The two rate cards appear to be identical with the hand-written version with the Sherk game (first made in 1916). These are seemingly photo reproductions that are like a negative, printed on photo postcard paper of the type in use between 1904 and the 1920s. The effect is rather like a photostat.

Rents are on the backs of the property cards.

Rents are on the backs of the property cards.

There are enough property cards for a complete game, plus some extras. My impression, from studying the cards, is that this owner had two boards. The first board had some customized property names, but many that were directly copied from the original Landlord's Game boards. The second, and more complete set has more customized street names, probably from the Wyomissing PA area (close to Reading), but still had some of the original names. Furthermore, the complete set has the property groups color coded, an important development in the history of the game. These are much like the cards Charles Darrow included with the earliest commercial versions of Monopoly he sold in 1933-34.

There are enough property cards for a complete game, plus some extras. My impression, from studying the cards, is that this owner had two boards. The first board had some customized property names, but many that were directly copied from the original Landlord’s Game boards. The second, and more complete set has more customized street names, probably from the Wyomissing PA area (close to Reading), but still had some of the original names. Furthermore, the complete set has the property groups color coded, an important development in the history of the game. These are much like the cards Charles Darrow included with the earliest commercial versions of Monopoly he sold in 1933-34.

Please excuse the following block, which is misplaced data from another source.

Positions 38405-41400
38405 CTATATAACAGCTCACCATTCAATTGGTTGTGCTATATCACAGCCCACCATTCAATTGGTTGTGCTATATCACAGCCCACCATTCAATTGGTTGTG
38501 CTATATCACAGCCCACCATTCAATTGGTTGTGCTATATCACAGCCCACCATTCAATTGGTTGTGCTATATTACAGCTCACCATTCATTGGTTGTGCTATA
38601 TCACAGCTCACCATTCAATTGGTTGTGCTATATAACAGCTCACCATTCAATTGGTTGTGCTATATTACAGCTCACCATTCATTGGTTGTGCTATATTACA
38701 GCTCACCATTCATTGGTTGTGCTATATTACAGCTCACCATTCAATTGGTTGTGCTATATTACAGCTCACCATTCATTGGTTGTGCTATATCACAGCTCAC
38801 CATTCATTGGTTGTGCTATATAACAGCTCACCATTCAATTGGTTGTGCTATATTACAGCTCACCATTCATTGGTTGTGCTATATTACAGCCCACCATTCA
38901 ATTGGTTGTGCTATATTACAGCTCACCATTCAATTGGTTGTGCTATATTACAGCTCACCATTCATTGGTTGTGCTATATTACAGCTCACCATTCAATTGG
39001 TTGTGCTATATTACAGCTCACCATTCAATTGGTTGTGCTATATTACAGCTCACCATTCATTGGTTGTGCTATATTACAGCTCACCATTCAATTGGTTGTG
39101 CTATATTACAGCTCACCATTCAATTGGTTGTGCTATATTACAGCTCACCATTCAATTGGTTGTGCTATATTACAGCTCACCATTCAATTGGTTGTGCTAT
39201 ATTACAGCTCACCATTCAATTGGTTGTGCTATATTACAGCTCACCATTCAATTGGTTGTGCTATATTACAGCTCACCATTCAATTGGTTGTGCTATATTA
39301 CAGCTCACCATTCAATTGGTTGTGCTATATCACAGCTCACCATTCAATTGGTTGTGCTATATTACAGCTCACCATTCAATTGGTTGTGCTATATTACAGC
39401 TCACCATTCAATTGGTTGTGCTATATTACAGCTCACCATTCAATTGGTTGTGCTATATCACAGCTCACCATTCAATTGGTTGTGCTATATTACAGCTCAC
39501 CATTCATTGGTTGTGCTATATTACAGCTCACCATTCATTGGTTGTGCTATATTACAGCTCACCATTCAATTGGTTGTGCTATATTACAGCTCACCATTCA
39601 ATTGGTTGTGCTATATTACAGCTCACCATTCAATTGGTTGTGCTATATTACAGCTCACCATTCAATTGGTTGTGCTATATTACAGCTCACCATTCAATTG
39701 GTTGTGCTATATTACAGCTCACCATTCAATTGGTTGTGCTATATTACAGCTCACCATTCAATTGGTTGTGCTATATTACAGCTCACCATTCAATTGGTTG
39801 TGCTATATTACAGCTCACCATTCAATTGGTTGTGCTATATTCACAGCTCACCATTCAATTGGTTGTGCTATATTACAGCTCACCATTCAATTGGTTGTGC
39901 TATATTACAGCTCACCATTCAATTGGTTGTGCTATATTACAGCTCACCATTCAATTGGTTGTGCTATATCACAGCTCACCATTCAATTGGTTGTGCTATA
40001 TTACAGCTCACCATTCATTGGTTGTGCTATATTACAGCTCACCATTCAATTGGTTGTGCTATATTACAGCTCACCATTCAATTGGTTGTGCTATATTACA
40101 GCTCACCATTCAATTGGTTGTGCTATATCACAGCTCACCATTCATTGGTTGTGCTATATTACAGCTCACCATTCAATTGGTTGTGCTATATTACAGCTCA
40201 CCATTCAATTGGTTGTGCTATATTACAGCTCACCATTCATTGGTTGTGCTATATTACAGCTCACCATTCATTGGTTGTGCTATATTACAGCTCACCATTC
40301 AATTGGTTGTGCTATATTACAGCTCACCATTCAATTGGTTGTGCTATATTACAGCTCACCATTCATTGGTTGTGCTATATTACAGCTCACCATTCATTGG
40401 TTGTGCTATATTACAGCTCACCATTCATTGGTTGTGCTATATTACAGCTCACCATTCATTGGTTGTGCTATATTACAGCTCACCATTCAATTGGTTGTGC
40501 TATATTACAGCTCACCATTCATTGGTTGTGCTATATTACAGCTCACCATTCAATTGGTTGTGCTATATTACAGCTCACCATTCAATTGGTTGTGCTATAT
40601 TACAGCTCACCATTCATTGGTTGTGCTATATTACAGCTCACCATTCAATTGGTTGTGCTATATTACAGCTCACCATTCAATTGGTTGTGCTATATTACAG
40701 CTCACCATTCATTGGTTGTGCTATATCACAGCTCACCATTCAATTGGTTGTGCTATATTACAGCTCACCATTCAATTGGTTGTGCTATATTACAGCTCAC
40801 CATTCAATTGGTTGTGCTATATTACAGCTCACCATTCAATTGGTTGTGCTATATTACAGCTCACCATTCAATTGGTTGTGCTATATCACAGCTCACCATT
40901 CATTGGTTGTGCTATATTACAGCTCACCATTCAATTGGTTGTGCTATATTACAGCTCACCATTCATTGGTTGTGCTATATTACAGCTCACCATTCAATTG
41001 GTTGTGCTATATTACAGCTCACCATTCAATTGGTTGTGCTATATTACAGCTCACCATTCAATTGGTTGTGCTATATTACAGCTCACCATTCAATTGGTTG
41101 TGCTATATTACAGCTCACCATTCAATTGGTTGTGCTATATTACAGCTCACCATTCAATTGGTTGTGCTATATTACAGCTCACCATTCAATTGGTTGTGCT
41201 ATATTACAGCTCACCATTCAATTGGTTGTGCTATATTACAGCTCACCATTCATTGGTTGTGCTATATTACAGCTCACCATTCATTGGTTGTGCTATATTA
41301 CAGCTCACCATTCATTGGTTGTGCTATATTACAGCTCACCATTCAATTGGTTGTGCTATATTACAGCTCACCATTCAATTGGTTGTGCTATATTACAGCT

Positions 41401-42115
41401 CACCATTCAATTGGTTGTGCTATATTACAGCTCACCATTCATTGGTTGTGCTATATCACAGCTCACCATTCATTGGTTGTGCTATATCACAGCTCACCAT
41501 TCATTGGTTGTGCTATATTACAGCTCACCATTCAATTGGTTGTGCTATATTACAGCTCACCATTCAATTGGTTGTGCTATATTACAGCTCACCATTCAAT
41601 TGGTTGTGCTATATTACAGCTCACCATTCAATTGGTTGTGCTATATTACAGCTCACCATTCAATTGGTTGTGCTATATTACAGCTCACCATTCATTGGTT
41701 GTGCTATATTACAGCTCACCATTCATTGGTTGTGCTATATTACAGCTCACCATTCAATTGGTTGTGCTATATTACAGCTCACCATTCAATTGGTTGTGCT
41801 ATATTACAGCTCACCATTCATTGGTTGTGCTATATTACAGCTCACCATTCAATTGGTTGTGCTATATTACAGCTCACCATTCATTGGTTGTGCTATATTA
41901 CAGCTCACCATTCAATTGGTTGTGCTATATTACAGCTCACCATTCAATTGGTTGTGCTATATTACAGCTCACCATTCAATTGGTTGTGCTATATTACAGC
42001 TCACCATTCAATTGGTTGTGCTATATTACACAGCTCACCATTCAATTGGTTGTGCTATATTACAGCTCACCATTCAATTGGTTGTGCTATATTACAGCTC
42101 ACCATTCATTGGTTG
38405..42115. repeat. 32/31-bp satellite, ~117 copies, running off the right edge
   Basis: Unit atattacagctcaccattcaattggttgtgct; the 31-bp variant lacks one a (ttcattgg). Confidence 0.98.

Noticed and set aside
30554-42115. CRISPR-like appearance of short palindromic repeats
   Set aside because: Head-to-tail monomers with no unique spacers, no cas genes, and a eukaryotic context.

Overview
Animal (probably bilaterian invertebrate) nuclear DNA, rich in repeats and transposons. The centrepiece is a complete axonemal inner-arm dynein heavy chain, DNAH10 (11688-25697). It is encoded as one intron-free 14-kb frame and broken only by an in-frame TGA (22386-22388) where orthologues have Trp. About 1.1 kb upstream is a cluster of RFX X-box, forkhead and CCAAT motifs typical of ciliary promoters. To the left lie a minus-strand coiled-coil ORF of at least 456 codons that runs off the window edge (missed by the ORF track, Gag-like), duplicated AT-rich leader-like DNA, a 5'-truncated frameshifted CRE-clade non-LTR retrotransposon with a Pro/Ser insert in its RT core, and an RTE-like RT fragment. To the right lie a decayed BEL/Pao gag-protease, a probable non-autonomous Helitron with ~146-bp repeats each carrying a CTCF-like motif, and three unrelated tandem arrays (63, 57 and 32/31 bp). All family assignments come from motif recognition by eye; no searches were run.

There is a set of 16 Chance cards.

There is a set of 16 Chance cards.

Play money is found in just three denominations, made by using rubber stamps on card stock.

Play money is found in just three denominations, made by using rubber stamps on card stock.

There are 12 more cards, which appear to be a second set of Chance cards. This is even more evidence that these pieces are from two slightly different games.

There are 12 more cards, which appear to be a second set of Chance cards. This is even more evidence that these pieces are from two slightly different games.

The backs of the property cards have rent information and the rates for owning various amounts of the utilities.

The backs of the property cards have rent information and the rates for owning various amounts of the utilities.

The backs of the rate cards. One was printed on photo paper, which was popular at the time.